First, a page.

AUGUSTA — Bond Street and its former mill-worker housing is officially historic.
The seven homes of the newly designated Bond Street Historic District were named last month to the National Register of Historic Places, the nation’s official list of cultural resources deemed worthy of preservation.
The neighborhood’s main claim to the designation is its connection to the former Edwards Manufacturing Co., which had a massive mill nearby next to the Kennebec River.
The Bond Street row houses were built by the mill’s owners to house workers, many of them Franco-Americans who toiled in the mill. The mill was destroyed by a massive fire in 1989. And the dam that powered the mill was removed from the Kennebec River in 1999.
Kirk Mohney, deputy state historic preservation officer and assistant director of the Maine Historic Preservation Commission, said the neighborhood is significant for “its association with Edwards Manufacturing Co., of which there is very little left from that major mill and industry” in Augusta. “As a group of buildings built by the company, for worker housing, they’re quite interesting both architecturally and from a social history standpoint.”
The buildings are primarily still rented out as housing in the neighborhood that had fallen into disrepair until efforts were made over the last several years to make improvements. Most of them were done without dramatically changing the appearance of the buildings.
“Most of the buildings on Bond Street, except for 25 Bond, have had their siding materials changed, but their chimneys, the patterns of their doors and windows are still the same,” Mohney said. “It’s still very clear they were constructed as housing for workers.”
Augusta landlord Larry Fleury, through his firm River City Realty, owns five of the seven properties on Bond Street, a short but busy street connecting Mount Vernon Avenue and Water Street. He lives in a Water Street home that looks directly across at Bond Street. He said he initiated the application process seeking the national historic designation after spending the last several years fixing up previously run-down properties he acquired there between 2004 and 2013.
“I was very frustrated back when that whole street was a disaster, there was trash all over the street and the buildings were broken down,” Fleury said. “I’ve had a lot of pride for that street. I lifted it out of the depths of despair. It’s a joy to have it fixed up now and to have great tenants there.”
In 2001 the nonprofit historic preservation advocacy organization Maine Preservation named the entire Bond Street neighborhood to its annual “Maine’s Most Endangered Historic Resources” list. The organization’s website now lists the neighborhood’s status as “saved” on a master list of every property it has listed as most endangered.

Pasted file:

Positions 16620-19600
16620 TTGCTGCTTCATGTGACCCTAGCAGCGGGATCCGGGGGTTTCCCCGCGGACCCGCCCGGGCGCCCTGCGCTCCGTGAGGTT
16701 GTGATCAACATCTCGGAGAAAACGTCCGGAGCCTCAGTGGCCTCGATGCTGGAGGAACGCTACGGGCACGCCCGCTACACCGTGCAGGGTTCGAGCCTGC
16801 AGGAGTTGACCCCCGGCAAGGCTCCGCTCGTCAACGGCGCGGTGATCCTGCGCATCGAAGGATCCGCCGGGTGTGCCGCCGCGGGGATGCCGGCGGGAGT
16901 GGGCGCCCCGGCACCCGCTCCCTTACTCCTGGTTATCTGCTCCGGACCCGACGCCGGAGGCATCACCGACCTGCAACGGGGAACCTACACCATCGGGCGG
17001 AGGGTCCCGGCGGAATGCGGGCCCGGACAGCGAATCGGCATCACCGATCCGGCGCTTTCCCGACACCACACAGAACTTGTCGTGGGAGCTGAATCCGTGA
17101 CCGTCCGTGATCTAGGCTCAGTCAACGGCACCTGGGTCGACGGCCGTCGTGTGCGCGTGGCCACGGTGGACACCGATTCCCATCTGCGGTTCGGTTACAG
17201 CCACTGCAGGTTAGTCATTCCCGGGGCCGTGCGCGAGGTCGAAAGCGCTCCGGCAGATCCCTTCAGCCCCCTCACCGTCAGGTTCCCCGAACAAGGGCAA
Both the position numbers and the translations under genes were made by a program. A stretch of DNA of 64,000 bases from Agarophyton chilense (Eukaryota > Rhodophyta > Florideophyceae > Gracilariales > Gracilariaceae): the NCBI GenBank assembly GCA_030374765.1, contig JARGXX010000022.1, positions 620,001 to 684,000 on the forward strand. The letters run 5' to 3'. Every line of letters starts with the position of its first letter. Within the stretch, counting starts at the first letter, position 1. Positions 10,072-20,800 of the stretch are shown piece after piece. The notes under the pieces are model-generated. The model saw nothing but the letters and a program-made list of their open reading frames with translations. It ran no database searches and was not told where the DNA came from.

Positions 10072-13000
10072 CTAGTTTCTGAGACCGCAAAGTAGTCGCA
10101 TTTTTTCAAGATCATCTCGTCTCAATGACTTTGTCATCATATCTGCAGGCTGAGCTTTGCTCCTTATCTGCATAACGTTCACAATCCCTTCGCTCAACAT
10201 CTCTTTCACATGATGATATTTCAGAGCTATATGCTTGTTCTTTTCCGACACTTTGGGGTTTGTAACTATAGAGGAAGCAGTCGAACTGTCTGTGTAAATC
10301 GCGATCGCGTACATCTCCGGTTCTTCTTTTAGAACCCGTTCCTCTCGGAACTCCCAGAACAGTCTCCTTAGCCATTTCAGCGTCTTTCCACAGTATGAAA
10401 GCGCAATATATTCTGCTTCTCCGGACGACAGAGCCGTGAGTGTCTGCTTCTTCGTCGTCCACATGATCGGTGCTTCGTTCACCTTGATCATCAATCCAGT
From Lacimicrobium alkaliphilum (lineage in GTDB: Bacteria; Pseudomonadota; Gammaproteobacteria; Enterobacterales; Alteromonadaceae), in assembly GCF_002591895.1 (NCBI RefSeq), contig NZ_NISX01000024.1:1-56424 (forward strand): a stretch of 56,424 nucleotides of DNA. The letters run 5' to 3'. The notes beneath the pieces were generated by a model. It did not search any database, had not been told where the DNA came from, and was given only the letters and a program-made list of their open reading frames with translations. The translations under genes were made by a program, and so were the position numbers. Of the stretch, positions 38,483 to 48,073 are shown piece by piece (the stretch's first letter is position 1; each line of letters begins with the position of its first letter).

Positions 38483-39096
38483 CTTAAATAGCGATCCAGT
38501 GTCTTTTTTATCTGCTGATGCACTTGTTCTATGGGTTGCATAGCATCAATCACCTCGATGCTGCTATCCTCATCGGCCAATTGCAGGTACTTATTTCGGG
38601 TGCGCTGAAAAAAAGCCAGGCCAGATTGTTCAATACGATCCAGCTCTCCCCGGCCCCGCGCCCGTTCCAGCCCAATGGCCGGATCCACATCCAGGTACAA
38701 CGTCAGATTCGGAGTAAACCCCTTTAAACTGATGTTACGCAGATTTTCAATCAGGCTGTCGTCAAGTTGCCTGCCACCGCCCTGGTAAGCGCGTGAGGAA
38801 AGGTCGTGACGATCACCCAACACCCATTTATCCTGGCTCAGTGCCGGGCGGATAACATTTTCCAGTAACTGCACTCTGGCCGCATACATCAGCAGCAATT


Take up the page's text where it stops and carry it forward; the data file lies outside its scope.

Fleury said his efforts to improve the properties on the street are largely responsible for the neighborhood making a comeback.
“I’ve single-handedly cleaned up that whole neighborhood. I’ve dumped gobs of money into that street,” Fleury said. “I look forward to continuing to make investments in that area, making it a quaint, historic and relevant neighborhood again.”
Fleury’s most recent Bond Street acquisition was 25 Bond St., which he bought from the city last year for $1. He was the only bidder for the property. Fleury said he has not yet started work on 25 Bond St., but he plans to rehabilitate it and rent it out as a single-family home. The city’s sale conditions require Fleury, or any other new owner, to preserve the structure. The mustard-yellow house has been boarded up for years and has paintings taking the place of its glass windows which depict curtained windows and in one window a man waving from inside.
Mohney said the national designation will not prevent building owners from making modifications to their buildings. He said the only situation in which owners could be required to consult with preservationists would be if they are doing work using federal funds or work that requires a federal permit or license.
Mohney said the designation makes rehabilitation work to income-producing properties in the district potentially eligible for federal and state historic preservation tax credits.
Fleury said he is not looking to use such credits on any work he has planned on his buildings on the street. However he said the “historic” designation could make it easier for him to get permits to do more extensive work on his buildings on the street, which are within the floodplain, than he might be able to do if they were not designated historic.
Mohney said the Maine Historic Preservation Commission has no plans to physically mark the district, such as with a plaque, but could provide building owners with certificates noting it is on the national registry if they request them.
He said there are a few scattered concentrations of historic worker housing around the state, mostly in former mill communities such as Augusta and Lewiston.
The homes, according to the application seeking national designation filed by the preservation commission, were built between 1875 and 1884 to house the textile mill workers and their families.
The historic district does not extend the entire length of the short road, as the buildings at the corners of Bond Street are not examples of company-built worker housing, the application notes.
Keith Edwards – firstname.lastname@example.orgTwitter: @kedwardskj